To test whether the truncated proteins still have diadenylate cyclase activity, these proteins were incubated with ATP followed by HPLC analysis. When 2.5 µM protein was used, no enzymatic activity was detected with either protein (data not shown). At 10 µM protein, DacA1–287 showed weaker activities than that of DacA, while DacA140–358 did not show any enzymatic activity (Fig. 6F). These data suggest that both the N-terminal and the C-terminal domains of DacA are required for DacA's activities. However, the catalytic domain is located at the N-terminus of the protein.

RHR motif is essential for ATP binding and the diadenylate cyclase activity

It has been shown structurally that the functional motifs (DGA and RHR) of DisA interact with c-di-AMP [22]. These motifs are also conserved in DacA (Fig. 7A). According to structural modeling using the DisA protein of T. maritima, these motifs may be in contact with ATP (Fig. 7B). In this study, we substituted the residuals within DGA and RHR motifs of DacA to determine the function of these motifs in the ATP binding and the diadenylate cyclase activity. Mutation of DGA to AAL (DacADGA) or AAA (DacADG) resulted in expression within inclusion bodies. Structural studies with DisA showed that the glycine in the DGA motif that interacts with c-di-AMP [22]. Therefore, we mutated this glycine to alanine (DacAG73A) and RHR to AAA (DacARHR). We purified DacAG73A and DacARHR to high homogeneity; the protein showed the same apparent molecular weight as the native DacA (Fig. 7C). The interaction of ATP with these two proteins was analyzed using gel mobility shift assay. The result showed that the mobility of DacAG73A was identical to the native DacA either in the presence or absence of ATP. In contrast, the mobility of DacARHR was not shifted in the presence of ATP (Fig. 7D), indicating that the RHR motif is important in the interaction with ATP. The diadenylate cyclase activity of DacAG73A and DacARHR was also determined using HPLC. The result showed that mutation of RHR in DacA completely abolished the production of c-di-AMP (Fig. 7E), whereas DacAG73A retained the diadenylate cyclase activity, suggesting that RHR, but not the glycine in DGA, is essential for DacA's diadenylate cyclase activity.


Figure 7. Function of the DGA and RHR motifs in DacA.

(A) Partial sequence alignment of M. tuberculosis DacA and T maritima DisA showing the conserved DGA and RHR motifs. Identical residues between the two proteins are highlighted in yellow blocks. (B) Potential contact of DGA and RHR motifs with ATP generated from T. maritima DisA [22] using the Cn3D software. The three amino acids highlighted in yellow represent either DGA or RHR, as indicated. (C) SDS-PAGE of purified DacA, DacARHR and DacAG73A. Lane M, MW marker; lanes 1–3 are purified DacA, DacARHR and DacAG73A, respectively. (D) ATP binding by DacARHR and DacAG73A. Proteins either in the presence (+) or absence (−) of ATP were separated by electrophoresis with a native gel and stained with Coomassie Brilliant Blue. (E) Analysis of diadenylate cyclase activity of 10 µM DacAG73A and DacARHR in the presence of ATP using HPLC. (F) Structural modeling of DacA and its derivative polypeptides. Three domains of DacA from the N-terminus to the C-terminus are colored in green, blue and orange, respectively. A red star represents one molecule of ATP. A yellow line in DacARHR indicates the mutation of RHR motif.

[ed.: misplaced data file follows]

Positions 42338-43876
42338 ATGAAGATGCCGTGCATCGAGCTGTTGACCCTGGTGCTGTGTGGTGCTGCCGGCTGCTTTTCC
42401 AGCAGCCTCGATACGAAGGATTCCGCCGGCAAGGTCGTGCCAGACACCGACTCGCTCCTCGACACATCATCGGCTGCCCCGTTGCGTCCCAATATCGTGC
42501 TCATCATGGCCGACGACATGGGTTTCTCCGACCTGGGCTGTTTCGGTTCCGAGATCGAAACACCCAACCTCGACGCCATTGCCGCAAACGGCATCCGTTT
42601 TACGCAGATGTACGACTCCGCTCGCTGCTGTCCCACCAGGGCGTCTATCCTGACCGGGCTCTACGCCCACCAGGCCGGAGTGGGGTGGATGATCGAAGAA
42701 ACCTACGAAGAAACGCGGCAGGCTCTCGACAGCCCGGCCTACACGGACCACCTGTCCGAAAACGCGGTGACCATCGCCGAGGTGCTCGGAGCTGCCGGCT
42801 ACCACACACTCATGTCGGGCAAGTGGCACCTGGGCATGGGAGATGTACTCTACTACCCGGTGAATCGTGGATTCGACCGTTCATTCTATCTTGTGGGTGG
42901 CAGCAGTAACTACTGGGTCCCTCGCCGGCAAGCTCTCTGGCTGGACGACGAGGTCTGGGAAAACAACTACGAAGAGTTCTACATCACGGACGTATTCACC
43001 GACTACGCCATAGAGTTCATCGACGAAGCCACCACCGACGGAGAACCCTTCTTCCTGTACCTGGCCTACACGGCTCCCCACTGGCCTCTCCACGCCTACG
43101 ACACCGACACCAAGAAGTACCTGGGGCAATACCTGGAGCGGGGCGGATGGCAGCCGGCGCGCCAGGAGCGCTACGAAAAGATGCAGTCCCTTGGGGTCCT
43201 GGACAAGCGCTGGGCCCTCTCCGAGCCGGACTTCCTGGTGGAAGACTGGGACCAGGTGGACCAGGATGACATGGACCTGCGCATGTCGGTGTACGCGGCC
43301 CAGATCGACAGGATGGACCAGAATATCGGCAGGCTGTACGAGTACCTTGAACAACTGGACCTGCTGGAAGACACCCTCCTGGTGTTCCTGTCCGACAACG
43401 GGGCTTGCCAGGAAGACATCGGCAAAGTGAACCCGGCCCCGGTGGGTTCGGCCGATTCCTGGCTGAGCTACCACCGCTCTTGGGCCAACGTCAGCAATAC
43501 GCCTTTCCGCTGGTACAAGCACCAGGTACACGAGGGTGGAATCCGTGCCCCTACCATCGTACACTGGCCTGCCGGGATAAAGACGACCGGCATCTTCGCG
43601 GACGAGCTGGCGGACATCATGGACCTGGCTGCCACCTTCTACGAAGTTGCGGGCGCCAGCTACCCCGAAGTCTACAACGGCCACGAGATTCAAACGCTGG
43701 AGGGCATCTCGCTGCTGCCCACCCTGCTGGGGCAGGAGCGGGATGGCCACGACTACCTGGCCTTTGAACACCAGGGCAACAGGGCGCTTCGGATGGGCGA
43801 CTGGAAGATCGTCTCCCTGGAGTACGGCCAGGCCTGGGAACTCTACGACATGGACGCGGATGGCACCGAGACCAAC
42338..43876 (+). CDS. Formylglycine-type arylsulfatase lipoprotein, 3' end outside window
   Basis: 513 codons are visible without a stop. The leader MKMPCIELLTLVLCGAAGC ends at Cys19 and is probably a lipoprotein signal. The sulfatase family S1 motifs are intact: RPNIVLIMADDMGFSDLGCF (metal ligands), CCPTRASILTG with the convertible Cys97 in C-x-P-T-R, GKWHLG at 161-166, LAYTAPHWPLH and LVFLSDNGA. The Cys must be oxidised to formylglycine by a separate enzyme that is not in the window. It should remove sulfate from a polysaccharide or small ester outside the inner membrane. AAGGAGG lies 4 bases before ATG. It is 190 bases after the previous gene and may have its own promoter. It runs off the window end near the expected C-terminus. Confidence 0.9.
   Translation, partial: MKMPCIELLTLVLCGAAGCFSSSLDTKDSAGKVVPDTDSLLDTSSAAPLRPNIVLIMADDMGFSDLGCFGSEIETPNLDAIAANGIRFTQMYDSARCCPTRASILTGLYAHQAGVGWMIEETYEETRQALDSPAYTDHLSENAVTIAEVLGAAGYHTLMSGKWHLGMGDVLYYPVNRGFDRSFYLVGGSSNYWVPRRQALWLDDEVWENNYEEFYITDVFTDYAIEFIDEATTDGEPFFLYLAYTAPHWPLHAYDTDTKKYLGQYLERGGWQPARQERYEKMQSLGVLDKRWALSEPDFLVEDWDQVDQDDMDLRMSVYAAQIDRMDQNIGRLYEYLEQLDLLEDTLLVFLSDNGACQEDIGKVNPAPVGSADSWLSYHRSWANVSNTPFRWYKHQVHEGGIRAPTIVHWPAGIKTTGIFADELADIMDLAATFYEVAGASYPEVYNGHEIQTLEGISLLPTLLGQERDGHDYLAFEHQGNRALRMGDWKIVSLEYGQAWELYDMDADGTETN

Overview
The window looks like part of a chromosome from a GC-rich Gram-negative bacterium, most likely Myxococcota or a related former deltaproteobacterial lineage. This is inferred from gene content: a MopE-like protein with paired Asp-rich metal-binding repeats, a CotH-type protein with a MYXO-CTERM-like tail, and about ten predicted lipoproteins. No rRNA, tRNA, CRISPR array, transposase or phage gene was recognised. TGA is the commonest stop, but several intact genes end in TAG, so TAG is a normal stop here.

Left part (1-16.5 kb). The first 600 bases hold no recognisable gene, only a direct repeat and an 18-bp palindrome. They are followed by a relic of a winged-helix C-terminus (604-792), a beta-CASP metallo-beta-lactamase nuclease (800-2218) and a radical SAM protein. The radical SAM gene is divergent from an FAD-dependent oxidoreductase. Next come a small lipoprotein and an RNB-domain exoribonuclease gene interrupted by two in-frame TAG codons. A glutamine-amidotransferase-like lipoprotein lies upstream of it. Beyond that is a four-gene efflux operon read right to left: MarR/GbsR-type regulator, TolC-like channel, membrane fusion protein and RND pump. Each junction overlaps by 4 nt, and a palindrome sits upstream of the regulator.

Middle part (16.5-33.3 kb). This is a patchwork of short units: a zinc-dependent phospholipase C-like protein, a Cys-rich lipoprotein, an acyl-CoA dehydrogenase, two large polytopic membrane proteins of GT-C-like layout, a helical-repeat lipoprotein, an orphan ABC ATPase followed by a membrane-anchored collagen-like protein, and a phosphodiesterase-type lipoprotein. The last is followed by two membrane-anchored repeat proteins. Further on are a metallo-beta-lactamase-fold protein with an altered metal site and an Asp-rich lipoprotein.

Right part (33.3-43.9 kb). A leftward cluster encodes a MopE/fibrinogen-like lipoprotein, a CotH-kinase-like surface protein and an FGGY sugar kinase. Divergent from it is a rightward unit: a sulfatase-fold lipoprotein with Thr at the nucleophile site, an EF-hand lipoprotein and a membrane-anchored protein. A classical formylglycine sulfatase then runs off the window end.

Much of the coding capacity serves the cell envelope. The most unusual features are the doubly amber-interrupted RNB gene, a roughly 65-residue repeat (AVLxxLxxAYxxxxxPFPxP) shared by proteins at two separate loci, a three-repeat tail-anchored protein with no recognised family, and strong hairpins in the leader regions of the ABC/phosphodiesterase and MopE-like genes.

In this study, we identified M. tuberculosis DacA as a diadenylate cyclase similar to the B. subtilis DisA protein, as predicted [22]. DacA also exhibited residual ATPase and ADPase activities, which have not been described with the DisA proteins of B. subtilis and T. maritima [22]. There may be several possible explanations for the ATPase and the ADPase activities of DacA. When one molecule of c-di-AMP is synthesized from two ATP molecules, β- and γ-phosphates are eventually removed, and only α-phosphate remains in c-di-AMP (Fig. 4B). Hydrolysis of β- and γ-phosphate by DacA could be catalyzed either by the specific structure of ATPase and ADPase, or more likely as a part of the diadenylate cyclase activity. Thus, ADP might be an intermediate product, which can be utilized by DacA to produce c-di-AMP. Furthermore, the ATPase and the ADPase activities are unlikely due to contaminations in the purified DacA. Our data clearly showed that, with higher concentration of DacA, the yields of ADP and AMP became lower (Fig. 3D), rather than proportionally higher, as would be expected if the activity was due to contaminations in the DacA preparation. Additionally, GTPase activity has been previously observed in a GGDEF domain protein [38], and an atypical GGDEF domain of YybT exhibited unexpected ATPase activity as well [16].

Many diguanylate cyclases also have a phosphodiesterase domain, which converts c-di-GMP to pGpG. However, a phosphodiesterase domain was not predicted from the DisA structural study, whereas B. subtilis YybT protein functions partly as c-di-AMP phosphodiesterase [16]. In our reactions with DisA and DacA, we detected several nucleotides in addition to c-di-AMP that were generated from ATP. In particular, the presence of AMP and trace amount of pApA led us to determine whether DacA also has a phosphodiesterase activity. By providing c-di-AMP in the reaction, we demonstrated that DacA was unable to hydrolyze c-di-AMP. Therefore, DacA does not have c-di-AMP phosphodiesterase activity. The AMP and pApA products that we detected in the reactions might be intermediates formed during synthesis of c-di-AMP. In addition, M. tuberculosis Rv0805 has been reported as a phosphodiesterase of certain cyclic nucleotides [40], [41]. In this study, we also incubated Rv0805 protein with c-di-AMP and analyzed the products using TLC. Our preliminary study showed that this protein could not hydrolyze c-di-AMP either (data not shown). Therefore, the phosphodiesterase of c-di-AMP in M. tuberculosis remains unknown.